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New PSU for Radeon 7000?

Hey I'm looking to upgrade this year to the Radeon 7000 GPU and was wondering if we would need a PSU with the new 12V connector? I heard rumors that Nvidia new 4000 series melted the cable with the 12V adaptor and the thought of the new graphics cards doing that scares me. So will I need to buy a new PSU?

1 Solution

You'll find out when AMD officially releases info on new cards.


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I'm looking into the 7800XT or the 7900XT.

Adept II

The RTX 4090 comes with adaper cabel, and it has a chip. The chip detects how much 8 pin 150W cable is connected. It looks 100% safe, at this point.

The burned cabel was RTX 3090 ti cable on the RTX 4090 engiering prototype, before the finel adjustments  happend on the graphic card. All RTX 4090 was sold out on the launch day. Dont buy a GPU if you are forced to replace a 850 - 1200W ( 80+ Patinum or Titanium ) PSU.

The new cable works fine as intended:

If any problem occurs , 20 minutes later the entire world knows about that. ( Twitter, Youtube, etc. )

The RDNA3 is not out yet and we dont have any information about them , just some leaked

speculations. Today i heard on the youtube it will be dealyed until mid December.


If the Radeon 7000 comes out, the best thing waiting for the independent Youtubers to test the Card.

Dont trust to any compny performance numbers. It is too early to worrying, until we dont see a single working AMD Graphic card in action. Rasteization / Raytracing , without FSR, witout SAM, without smokes, mirrors and other dirty tricks.


No. The 12V cable burned out again. It looks like not safe.


You'll find out when AMD officially releases info on new cards.


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I read up on the 12VHPWR cable and I personally not sure how to feel. 

HW News - Intel Arc Isn't Dead, Melting GPU Power Cables 12VHPWR, & RTX 40 Coolers | GamersNexus - G...

While I do think it is awesome to push 600W with one cable I do feel a little concerned about the fact that they have melted.

I haven't been able to find anything on whether the issues have been fixed or if there was a fault in the manufacturing process of the cables themselves. 

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Those cables are only rated for around 30 plugs/unplugs IIRC. You might not want to deal with those early adopter issues, bc thats what this is, early adopter s**t. Also, i have not heard any reports of how the GPU side of the connector is affected by this, it could lead to seriously bad RMA situations, where you just get denied bc you plugged in your GPU too many times.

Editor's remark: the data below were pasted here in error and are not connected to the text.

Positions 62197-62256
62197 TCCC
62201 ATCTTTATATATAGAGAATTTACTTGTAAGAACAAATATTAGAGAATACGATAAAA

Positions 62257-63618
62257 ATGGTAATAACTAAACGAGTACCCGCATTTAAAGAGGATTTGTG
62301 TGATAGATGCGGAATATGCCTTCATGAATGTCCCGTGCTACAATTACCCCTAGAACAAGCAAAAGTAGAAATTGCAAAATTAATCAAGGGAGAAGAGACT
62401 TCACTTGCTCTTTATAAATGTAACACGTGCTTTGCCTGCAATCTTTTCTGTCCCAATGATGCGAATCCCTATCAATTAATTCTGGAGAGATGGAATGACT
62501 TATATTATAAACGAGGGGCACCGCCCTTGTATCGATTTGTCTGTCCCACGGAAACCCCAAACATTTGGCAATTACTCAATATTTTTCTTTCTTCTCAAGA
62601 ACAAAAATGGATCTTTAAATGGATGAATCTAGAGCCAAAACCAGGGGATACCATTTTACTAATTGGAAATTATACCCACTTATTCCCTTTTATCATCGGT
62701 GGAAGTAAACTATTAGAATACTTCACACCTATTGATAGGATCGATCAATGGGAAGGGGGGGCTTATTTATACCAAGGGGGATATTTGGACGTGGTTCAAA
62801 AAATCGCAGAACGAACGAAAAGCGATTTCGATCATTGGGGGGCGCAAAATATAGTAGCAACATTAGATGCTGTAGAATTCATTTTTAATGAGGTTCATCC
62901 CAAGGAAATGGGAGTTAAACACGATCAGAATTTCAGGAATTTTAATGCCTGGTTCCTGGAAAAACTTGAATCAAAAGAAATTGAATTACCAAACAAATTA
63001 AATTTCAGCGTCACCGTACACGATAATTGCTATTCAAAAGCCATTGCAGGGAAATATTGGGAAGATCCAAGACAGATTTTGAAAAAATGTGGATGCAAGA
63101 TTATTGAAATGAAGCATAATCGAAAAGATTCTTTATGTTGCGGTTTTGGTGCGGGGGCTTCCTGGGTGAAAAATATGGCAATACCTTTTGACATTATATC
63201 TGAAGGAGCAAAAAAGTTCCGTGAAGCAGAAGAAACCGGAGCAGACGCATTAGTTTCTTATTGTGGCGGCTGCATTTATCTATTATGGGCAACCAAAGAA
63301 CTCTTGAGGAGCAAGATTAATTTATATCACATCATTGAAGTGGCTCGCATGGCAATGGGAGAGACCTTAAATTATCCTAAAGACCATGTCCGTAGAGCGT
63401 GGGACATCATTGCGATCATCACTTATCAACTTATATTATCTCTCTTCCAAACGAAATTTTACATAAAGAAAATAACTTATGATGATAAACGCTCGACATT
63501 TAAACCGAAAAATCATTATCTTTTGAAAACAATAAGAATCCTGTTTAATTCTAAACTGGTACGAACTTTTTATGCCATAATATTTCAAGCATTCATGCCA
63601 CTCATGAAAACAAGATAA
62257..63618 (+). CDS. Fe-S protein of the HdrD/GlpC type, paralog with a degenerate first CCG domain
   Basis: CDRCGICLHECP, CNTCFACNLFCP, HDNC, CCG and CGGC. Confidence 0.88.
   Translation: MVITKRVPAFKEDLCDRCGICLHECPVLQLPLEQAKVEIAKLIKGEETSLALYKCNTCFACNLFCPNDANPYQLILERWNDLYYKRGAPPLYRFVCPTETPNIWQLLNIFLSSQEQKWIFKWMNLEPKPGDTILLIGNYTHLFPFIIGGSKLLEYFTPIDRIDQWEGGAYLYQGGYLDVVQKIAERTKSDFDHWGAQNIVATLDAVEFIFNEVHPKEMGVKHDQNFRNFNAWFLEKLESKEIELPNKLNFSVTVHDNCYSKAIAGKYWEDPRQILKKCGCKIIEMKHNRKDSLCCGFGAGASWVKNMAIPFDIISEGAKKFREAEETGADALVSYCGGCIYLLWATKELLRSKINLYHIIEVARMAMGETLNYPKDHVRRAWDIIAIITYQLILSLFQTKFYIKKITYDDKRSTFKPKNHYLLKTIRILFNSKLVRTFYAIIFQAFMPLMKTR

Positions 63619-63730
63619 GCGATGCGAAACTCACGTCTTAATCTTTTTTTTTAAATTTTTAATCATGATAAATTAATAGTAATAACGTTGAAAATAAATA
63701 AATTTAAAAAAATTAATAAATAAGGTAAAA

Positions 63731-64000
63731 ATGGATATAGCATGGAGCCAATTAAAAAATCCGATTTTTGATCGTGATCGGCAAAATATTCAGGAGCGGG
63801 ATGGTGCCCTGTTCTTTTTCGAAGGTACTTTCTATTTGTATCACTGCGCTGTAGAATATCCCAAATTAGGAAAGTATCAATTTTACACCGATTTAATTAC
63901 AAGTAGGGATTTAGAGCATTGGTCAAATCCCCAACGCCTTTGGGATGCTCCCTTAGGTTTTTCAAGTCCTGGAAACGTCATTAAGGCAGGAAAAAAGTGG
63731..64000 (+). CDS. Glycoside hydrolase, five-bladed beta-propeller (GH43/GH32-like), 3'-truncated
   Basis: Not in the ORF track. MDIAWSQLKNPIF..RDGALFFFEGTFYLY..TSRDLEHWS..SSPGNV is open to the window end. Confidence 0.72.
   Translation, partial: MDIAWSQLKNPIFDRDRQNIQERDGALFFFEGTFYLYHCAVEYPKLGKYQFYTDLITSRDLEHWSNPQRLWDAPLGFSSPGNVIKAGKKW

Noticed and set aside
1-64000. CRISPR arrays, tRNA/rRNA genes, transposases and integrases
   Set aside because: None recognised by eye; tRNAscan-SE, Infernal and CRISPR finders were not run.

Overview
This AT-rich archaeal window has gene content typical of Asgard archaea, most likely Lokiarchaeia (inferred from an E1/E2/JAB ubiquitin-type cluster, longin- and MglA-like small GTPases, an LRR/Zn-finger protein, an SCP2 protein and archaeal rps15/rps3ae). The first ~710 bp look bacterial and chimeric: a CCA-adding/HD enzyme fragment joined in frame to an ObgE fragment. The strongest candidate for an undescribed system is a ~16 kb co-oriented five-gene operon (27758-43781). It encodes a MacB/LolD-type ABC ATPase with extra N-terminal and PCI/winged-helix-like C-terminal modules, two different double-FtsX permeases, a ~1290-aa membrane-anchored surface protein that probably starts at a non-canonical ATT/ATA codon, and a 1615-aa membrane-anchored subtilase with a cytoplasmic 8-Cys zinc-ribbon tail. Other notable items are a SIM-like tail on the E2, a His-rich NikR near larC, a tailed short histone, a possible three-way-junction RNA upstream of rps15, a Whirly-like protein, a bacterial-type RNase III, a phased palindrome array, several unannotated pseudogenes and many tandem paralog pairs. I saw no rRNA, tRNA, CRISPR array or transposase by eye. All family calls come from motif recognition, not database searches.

If radeon gpus also recommend or require those PSUs, I'd wait a bit.


According to TechPowerUp the AMD 7800XT requires a minimum PSU wattage of 700 to run your PC with that new GPU card installed.

So if you have a 850 or stronger PSU it should be good enough to run your new GPU card.

The RX7800XT uses 2 x 8 pin PCIe Power connections (GPU power connections) rated at 300 watts.  So with a high quality PSU of at least 850 watts or higher this shouldn't be a problem. I would look at your PSU Tech specs to see the maximum wattage each 12 volt rails, if it is one or multiple, can take.

EDIT: Didn't realize that the 7000 GPU card haven't come out yet. That is why AMD doesn't have its own webpage for the RX7800XT showing its Specs. So everything above basically rumors.

Goodplay is correct that you will need to wait until its official release to find out its actual specs. But I imagine the above information from TechPowerUp is in the general area.


Also, they over estimate PSU wattages just in case folks have a less than stellar PSU. 

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True, AMD and Nvidia is erring on the safe side when it comes to PSU wattages. It is better to have more wattage PSU then one with less.

Beside you also have to consider the CPU which also can draw a huge amount of watts while under heavy loads.

Most likely, both AMD and Nvidia, has some sort of formula to figure out the PSU wattages needed to run a PC with various hardware installed.

EDIT: I forgot to mention a Asian Tech Report I read in the past that explains why the PSU wattage are higher than the actual wattage needed.

Couldn't find the report but you can google GPU Power Transient Spikes.

You need a higher PSU ratings to take in account Power Spikes from the CPU or GPU. These Power spikes can easily be higher than your average PSU maximum rating thus shutting down the computer or have other power issues.

Thus to include possible high Power Spikes PSU need to have a higher rating than actually needed to be able to withstands those types of spikes in power.